As she grew older, Roberts began to recognize that the loop was never-ending and that the limited number of outcomes from a heroin addiction—overdose (death) or incarceration—were no longer tenable. She re-established connections with her family that had been lost during her teens and early-20s, and she credits her parent’s effort to learn more about substance abuse (e.g., joining an Al-Anon group) as making that possible.
She points out that they started to see her not as a deviant person intent on breaking the law, but as someone who fought a heroin addiction that led to criminal behavior. Roberts also acknowledges her husband Josh’s supportive role in her work to remain substance free for years.
Roberts is currently pursuing a bachelor’s degree in social work at Mary Baldwin University, and she hopes to forge a career path that will enable her to draw on her lived experiences as well as her formal education in order to serve others—particularly women who struggle with substance abuse.
The Day Reporting program provides such a context for Roberts to assist women who face the same issues that have shaped her own life. However, it also endows with her with unique insight on the precise obstacles to success for participants in the program. While the structure is effective overall—e.g., required drug screens, mandatory individual and group sessions, case management, etc.—the day-reporting framework itself is inadequate and/or unnecessarily cumbersome for many participants to successfully complete the program.
A safe, stable home environment and access to reliable transportation are the two primary barriers debilitating women in the program. Roberts argues that “women need a safe place to foster their recovery,” where they are away from “unhealthy relationships and the temptation to use and where recovery becomes an all-day, every-day focus, rather than a couple of hours a week.”
A full-time residential program for women would achieve this purpose, yet there is no such service available in the local area, representing a dire need in our community, especially for women exiting incarceration. Many of the clients Roberts works with in the Day Reporting program are homeless, which creates a daily challenge to survive as well as to adhere to program guidelines and mandatory appointments.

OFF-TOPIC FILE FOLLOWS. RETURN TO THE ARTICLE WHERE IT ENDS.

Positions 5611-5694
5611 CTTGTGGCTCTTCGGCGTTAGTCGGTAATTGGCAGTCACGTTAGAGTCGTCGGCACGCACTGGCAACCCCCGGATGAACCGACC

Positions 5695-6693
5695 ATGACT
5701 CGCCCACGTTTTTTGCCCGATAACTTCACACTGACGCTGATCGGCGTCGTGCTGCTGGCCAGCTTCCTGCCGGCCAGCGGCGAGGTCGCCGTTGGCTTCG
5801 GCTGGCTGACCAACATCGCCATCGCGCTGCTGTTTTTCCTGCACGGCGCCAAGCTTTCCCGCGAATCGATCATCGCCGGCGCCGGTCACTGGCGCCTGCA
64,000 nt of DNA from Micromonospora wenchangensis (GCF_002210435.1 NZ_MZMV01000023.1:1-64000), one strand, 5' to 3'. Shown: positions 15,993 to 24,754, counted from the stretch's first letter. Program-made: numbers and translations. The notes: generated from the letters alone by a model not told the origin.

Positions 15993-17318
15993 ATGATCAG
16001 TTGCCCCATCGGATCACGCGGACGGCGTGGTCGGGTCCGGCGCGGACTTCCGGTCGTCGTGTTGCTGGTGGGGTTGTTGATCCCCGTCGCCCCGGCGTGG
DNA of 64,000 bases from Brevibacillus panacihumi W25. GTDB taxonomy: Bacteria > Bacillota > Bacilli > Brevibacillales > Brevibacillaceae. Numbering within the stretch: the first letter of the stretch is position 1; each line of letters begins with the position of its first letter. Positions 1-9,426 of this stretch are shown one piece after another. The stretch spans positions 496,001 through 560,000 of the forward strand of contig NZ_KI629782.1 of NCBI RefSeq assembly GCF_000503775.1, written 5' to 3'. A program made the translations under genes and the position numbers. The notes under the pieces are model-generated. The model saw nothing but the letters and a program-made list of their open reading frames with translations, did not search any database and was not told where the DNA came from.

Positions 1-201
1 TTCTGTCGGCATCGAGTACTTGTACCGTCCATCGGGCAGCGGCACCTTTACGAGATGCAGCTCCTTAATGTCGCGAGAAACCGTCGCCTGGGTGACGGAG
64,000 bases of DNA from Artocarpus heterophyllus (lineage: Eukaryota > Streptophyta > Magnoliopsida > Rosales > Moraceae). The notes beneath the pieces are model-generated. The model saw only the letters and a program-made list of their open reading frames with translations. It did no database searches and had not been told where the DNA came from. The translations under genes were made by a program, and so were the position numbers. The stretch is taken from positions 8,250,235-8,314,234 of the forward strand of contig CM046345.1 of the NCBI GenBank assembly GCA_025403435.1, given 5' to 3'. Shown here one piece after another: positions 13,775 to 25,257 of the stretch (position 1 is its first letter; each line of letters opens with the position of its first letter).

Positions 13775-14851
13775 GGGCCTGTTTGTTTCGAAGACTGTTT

Several of her clients often find a place to sleep at night in one of the local shelters, but such accommodations are never guaranteed and present even further complications. “It’s hard to focus on recovery when you’re unsure where you’re sleeping tonight,” Roberts says, and, even for those who have a home, “most have suspended drivers licenses or no vehicle or live outside of the city limits, where there is no public transportation.” Additionally, having a home can also mean living with a toxic partner or among others who are using substances.
Roberts stresses that a residential program would give women a support system right at home, offering a safe environment that is substance-free and away from unhealthy relationships. With basic survival needs met, women enrolled in a residential program would be able to give their full attention to growth and recovery, while immersed in supportive community that fosters both accountability and responsibility. Without adequate support, the likelihood of relapse is nearly assured; for those under supervised probation (as is the case for Day Reporting participants), this means a positive drug screen and, in most cases, re-incarceration.
Roberts believes that a residential program would have given her a better opportunity to deal head-on with her addiction and to learn valuable tools for coping with life after incarceration in a more productive way. Today she hopes to be part of building such a facility and giving other women a second chance at life.